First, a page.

Friday, October 29, 2010

Proposition 19: either legalise cannabis or ban alcohol

2 November 2010 California votes on a proposition to legalise marijuana en make various activities linked to the growing and selling of marijuana a legal, controllable and taxable undertaking.

As usual, anything to do with drugs becomes a controversial subject, especially in the US. Proposition 19 is no exception. The nay sayers think it will be the end of civilised society when proposition 19 is approved. Ay sayers think it will pull the rug from under a lot of illegal activities.

I live in the Netherlands, where marijuana is, if not exactly legal under all circumstances, tolerated by the authorities and it can be legally purchased for personal use. So my view on this whole thing is rather liberal. As a matter of fact I see no difference between alcohol or cannabis. One of the arguments of the nay sayers is: "What if your doctor or nurse is high?" Yes, well, what if he or she is drunk? Another argument against prop 19 is that it would lead inevitably to addiction to hard drugs. This is nonsense. Marijuana is less addictive than alcohol. The only reason people who smoke marijuana can become addicted to hard drugs is that the only place they can get marijuana now also happens to be the place that sells the hard stuff because it is both illegal. Pulling marijuana out of the illegal circuit may lead to less addictions to hard drugs in the long run.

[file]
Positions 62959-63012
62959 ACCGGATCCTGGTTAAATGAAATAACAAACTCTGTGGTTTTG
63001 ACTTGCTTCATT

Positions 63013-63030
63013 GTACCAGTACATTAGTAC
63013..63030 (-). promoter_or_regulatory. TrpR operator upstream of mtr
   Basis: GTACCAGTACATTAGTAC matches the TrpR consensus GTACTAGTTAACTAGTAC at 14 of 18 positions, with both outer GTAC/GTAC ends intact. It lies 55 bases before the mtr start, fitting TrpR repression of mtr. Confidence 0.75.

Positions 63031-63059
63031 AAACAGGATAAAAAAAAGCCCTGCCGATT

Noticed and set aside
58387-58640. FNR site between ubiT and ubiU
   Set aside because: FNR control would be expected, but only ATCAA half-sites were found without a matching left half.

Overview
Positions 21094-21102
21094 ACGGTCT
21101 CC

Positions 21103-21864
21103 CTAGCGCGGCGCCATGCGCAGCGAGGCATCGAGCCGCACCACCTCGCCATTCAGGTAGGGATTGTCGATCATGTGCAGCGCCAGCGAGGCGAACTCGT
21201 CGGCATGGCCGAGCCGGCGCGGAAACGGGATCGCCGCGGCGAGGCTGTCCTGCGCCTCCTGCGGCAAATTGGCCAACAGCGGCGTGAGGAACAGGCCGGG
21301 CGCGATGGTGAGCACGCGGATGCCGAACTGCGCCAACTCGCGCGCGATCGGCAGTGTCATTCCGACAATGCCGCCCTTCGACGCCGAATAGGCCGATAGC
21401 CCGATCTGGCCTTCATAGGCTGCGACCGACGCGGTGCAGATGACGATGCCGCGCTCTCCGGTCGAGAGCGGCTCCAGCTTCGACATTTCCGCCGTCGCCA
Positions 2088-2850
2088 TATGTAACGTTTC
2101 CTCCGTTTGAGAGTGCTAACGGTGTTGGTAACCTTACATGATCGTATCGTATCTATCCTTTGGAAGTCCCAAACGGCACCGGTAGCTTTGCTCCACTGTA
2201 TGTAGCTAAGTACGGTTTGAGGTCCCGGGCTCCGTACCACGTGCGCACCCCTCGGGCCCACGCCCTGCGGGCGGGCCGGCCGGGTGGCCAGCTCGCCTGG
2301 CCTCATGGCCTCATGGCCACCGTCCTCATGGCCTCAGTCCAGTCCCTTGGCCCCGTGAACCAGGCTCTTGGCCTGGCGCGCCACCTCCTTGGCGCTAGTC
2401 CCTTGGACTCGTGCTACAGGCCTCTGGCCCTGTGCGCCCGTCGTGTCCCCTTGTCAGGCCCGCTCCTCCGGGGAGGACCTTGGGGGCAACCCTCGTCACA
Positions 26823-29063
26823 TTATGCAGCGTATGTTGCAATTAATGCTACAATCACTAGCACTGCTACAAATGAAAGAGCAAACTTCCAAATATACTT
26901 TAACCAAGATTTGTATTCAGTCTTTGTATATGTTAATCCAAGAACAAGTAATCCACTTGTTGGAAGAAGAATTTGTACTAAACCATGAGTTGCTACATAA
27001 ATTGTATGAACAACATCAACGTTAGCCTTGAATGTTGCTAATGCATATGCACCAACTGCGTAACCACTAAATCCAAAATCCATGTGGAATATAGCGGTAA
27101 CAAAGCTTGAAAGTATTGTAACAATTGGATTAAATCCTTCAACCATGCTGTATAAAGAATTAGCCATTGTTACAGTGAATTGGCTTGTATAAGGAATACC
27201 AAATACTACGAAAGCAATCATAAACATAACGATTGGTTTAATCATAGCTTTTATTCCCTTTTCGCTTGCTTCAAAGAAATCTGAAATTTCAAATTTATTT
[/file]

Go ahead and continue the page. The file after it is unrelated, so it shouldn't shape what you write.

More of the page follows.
In the Netherlands both alcohol and cannabis are freely available, although you need to find a specialist shop for the latter while alcohol is available in practically every food store. Do I see stoners lining the pavement? No. Do our doctors and nurses walk around with their heads in the clouds? No. Do we have substantially more people addicted to hard drugs here than in the U.S.? No. In other words, I think the arguments of the nay sayers are ludicrous. They also deny that the population of California are responsible adults who can think for themselves. Like alcohol, the usage of cannabis is down to a person's own responsibility. Drink driving kills people. Alcohol addiction wrecks families. Yet, the vast majority of people who drink alcohol do so in a responsible manner and know their limits. It will be the same with the use of cannabis when it becomes legal.

There is no valid reason to ban cannabis while at the same time allowing alcohol. Ban them both or don't ban either. And we all know what happens when you ban alcohol...

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